WASHINGTON -- President Donald Trump took to Twitter early Tuesday morning to pan the 9th U.S. Circuit Court of Appeals for ruling against his administration's revised travel ban.
"Well, as predicted, the 9th Circuit did it again - Ruled against the TRAVEL BAN at such a dangerous time in the history of our country," Trump wrote.
The appellate court says the administration has violated federal immigration law and failed to provide a valid reason for keeping people from six Muslim nations with terrorist ties – Iran, Libya, Somalia, Sudan, Syria and Yemen – from coming to the country.
"The president must make a sufficient finding that the entry of these classes of people would be 'detrimental to the interests of the United States,'" the three-judge panel wrote in its decision Monday.
The court also ruled that the administration failed to "reveal any threat or harm to warrant suspension of [Notes:refugee admissions] for 120 days and does not support the conclusion that the entry of refugees in the interim time period would be harmful."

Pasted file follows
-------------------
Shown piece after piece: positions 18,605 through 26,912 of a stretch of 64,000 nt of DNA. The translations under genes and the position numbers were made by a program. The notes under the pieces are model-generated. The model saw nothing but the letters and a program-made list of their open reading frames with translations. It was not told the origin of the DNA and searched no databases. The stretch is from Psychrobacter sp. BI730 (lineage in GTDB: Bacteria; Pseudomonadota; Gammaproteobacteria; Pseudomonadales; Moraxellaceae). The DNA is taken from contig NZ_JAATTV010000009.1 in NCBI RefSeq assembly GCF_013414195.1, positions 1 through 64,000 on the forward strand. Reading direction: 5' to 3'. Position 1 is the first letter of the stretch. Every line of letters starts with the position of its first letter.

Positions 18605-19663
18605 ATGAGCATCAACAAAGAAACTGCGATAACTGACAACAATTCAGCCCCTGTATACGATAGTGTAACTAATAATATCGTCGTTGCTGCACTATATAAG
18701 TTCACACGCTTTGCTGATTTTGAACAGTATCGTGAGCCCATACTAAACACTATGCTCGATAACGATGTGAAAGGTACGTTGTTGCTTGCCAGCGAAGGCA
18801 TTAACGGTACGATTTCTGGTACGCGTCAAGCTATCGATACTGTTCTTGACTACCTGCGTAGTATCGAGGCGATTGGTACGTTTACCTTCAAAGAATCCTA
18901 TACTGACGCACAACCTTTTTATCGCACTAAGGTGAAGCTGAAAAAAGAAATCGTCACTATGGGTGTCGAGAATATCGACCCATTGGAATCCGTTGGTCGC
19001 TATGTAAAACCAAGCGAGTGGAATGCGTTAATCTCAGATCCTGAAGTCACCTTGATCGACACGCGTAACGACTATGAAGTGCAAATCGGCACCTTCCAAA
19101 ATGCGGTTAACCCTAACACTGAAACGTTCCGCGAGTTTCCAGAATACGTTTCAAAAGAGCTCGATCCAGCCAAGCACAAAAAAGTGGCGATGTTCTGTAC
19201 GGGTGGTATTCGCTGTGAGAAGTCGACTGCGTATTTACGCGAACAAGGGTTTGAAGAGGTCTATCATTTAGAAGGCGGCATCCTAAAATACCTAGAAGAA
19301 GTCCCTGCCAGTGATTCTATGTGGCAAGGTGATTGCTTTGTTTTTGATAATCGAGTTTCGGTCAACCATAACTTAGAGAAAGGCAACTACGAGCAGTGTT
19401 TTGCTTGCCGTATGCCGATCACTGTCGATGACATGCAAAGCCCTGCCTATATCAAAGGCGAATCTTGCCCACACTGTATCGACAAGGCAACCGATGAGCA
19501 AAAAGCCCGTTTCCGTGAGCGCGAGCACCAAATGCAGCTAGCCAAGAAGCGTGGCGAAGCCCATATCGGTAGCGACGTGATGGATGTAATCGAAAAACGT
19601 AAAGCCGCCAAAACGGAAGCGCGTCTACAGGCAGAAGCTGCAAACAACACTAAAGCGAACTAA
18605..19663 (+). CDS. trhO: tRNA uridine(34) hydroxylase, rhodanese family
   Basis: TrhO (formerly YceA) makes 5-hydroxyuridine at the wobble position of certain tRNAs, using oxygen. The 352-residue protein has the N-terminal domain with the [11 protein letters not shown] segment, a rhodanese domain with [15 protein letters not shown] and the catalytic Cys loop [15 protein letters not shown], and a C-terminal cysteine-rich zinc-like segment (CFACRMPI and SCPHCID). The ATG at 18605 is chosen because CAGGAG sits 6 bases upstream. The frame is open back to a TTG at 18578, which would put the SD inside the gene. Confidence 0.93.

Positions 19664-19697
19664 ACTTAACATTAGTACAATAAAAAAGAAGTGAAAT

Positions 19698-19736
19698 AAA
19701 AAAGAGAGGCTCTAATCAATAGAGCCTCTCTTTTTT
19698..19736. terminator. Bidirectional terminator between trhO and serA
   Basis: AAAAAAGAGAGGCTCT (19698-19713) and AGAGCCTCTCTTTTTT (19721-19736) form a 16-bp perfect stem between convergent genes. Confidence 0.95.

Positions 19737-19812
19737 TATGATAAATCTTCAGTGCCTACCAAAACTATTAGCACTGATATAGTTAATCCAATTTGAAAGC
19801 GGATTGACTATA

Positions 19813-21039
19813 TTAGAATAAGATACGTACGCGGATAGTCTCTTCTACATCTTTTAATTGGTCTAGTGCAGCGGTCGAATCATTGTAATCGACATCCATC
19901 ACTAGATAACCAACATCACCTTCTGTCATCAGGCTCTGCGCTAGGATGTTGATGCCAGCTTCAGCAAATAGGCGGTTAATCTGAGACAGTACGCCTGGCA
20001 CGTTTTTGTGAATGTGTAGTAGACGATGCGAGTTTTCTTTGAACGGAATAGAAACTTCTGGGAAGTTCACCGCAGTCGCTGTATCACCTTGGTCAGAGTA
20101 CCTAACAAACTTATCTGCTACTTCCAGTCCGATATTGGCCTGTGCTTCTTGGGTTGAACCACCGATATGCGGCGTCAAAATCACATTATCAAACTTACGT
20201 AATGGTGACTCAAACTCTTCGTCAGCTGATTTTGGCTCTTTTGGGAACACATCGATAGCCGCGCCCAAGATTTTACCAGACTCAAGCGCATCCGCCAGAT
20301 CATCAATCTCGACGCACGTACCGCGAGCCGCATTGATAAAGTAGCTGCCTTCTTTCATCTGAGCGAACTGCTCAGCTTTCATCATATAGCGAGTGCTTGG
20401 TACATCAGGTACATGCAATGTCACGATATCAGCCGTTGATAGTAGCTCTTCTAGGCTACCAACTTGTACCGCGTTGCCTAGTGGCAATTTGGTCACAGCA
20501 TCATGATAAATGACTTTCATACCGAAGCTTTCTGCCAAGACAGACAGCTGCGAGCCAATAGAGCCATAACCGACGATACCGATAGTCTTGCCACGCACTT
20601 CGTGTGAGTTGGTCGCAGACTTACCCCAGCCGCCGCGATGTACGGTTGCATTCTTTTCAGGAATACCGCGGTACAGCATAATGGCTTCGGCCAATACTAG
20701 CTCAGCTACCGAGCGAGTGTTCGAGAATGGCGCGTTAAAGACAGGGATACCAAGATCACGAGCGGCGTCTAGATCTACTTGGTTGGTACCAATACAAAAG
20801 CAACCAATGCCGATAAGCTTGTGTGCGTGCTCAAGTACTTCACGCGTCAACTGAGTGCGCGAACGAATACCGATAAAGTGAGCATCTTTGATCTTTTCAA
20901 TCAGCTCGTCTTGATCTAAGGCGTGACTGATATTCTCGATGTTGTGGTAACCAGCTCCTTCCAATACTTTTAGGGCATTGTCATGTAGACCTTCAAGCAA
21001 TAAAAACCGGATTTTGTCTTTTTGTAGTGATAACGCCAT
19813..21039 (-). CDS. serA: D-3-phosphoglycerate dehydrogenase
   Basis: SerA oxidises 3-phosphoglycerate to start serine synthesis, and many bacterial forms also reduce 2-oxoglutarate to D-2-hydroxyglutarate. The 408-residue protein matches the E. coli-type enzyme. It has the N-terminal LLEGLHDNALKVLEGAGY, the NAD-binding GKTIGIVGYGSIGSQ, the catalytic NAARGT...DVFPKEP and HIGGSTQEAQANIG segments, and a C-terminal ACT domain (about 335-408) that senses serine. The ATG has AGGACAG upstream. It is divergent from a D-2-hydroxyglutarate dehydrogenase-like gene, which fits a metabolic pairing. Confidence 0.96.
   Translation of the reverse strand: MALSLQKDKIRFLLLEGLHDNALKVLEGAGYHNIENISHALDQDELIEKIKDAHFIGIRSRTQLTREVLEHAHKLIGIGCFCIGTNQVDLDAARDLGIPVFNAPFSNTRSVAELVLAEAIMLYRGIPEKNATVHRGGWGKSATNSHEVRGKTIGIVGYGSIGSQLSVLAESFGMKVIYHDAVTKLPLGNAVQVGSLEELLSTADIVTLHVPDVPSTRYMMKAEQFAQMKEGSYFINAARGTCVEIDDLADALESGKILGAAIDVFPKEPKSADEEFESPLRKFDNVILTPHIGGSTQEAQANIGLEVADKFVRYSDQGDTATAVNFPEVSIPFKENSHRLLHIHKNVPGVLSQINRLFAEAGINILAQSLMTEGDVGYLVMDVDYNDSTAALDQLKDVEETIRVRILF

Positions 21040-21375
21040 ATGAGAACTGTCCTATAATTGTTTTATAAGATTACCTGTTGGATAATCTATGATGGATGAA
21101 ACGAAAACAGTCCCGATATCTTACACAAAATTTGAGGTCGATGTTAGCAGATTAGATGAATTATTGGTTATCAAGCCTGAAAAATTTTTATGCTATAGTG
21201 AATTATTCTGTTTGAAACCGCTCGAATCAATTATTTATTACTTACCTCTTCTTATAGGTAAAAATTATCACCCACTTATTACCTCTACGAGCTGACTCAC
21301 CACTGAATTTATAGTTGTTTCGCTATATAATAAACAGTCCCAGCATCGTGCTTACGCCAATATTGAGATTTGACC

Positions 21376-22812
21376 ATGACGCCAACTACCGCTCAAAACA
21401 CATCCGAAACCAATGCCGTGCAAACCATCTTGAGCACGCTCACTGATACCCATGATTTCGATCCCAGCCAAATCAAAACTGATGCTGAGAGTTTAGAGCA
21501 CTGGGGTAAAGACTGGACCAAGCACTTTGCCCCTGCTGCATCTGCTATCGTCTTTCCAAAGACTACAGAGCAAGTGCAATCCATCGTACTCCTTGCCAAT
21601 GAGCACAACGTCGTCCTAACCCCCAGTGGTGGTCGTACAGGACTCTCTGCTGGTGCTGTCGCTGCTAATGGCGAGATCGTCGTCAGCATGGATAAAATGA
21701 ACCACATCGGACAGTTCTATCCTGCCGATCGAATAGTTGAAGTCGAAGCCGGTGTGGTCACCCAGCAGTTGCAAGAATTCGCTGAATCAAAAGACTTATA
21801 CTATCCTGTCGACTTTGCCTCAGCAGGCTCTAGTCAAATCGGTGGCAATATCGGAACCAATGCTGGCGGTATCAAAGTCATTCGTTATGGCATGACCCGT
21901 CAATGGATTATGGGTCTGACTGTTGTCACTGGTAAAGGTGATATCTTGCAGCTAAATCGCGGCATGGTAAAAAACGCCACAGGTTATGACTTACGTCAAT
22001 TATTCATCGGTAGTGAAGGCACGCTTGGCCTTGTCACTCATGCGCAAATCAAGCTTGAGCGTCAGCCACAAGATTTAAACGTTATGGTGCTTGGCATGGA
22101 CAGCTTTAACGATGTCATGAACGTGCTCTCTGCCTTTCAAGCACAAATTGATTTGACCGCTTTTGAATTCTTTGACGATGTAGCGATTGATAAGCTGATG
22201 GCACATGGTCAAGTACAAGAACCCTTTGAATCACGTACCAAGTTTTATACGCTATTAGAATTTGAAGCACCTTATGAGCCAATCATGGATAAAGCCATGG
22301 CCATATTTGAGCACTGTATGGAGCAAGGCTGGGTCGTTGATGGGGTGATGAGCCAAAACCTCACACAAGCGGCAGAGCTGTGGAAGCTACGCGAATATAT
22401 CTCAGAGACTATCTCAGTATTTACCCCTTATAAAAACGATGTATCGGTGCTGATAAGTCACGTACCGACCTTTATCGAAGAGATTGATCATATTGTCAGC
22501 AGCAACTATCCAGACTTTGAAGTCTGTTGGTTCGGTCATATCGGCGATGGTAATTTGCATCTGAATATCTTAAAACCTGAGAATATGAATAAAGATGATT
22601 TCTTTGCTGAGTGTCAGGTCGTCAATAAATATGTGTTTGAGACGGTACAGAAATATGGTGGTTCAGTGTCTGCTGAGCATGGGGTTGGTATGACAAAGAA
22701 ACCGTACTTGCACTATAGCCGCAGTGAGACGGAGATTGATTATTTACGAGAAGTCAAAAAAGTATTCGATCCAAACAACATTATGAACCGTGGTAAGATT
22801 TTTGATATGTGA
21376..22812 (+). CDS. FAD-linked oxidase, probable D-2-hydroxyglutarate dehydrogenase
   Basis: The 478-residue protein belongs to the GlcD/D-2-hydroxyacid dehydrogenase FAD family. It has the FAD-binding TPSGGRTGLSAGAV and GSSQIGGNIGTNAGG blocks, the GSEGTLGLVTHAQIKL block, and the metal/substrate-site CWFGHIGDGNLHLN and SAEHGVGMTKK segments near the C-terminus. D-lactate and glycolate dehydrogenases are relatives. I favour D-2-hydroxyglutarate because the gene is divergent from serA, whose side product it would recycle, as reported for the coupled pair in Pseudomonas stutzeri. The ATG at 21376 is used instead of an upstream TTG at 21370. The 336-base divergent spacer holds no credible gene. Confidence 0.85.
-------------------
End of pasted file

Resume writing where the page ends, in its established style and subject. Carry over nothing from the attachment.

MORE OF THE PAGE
Attorney General Jeff Sessions disagreed with the court's decision, saying the administration remains "confident that the president's executive order to protect this country is fully lawful and ultimately will be upheld by the Supreme Court."
He also warned that the 9th Circuit's ruling would harm national security.
"The executive branch is entrusted with the responsibility to keep the country safe under Article II of the Constitution," Sessions said. "Unfortunately, this injunction prevents the president from fully carrying out his Article II duties and has a chilling effect on security operations overall."
White House Press Secretary Sean Spicer echoed that sentiment.
"I think we can all attest that these are very dangerous times and we need every available tool at our disposal to prevent terrorists from entering the United States and committing acts of bloodshed and violence," he told reporters Monday.
Hawaii, Virginia and Seattle have also challenged the ban. The administration says the executive order will receive further review at the U.S. Supreme Court.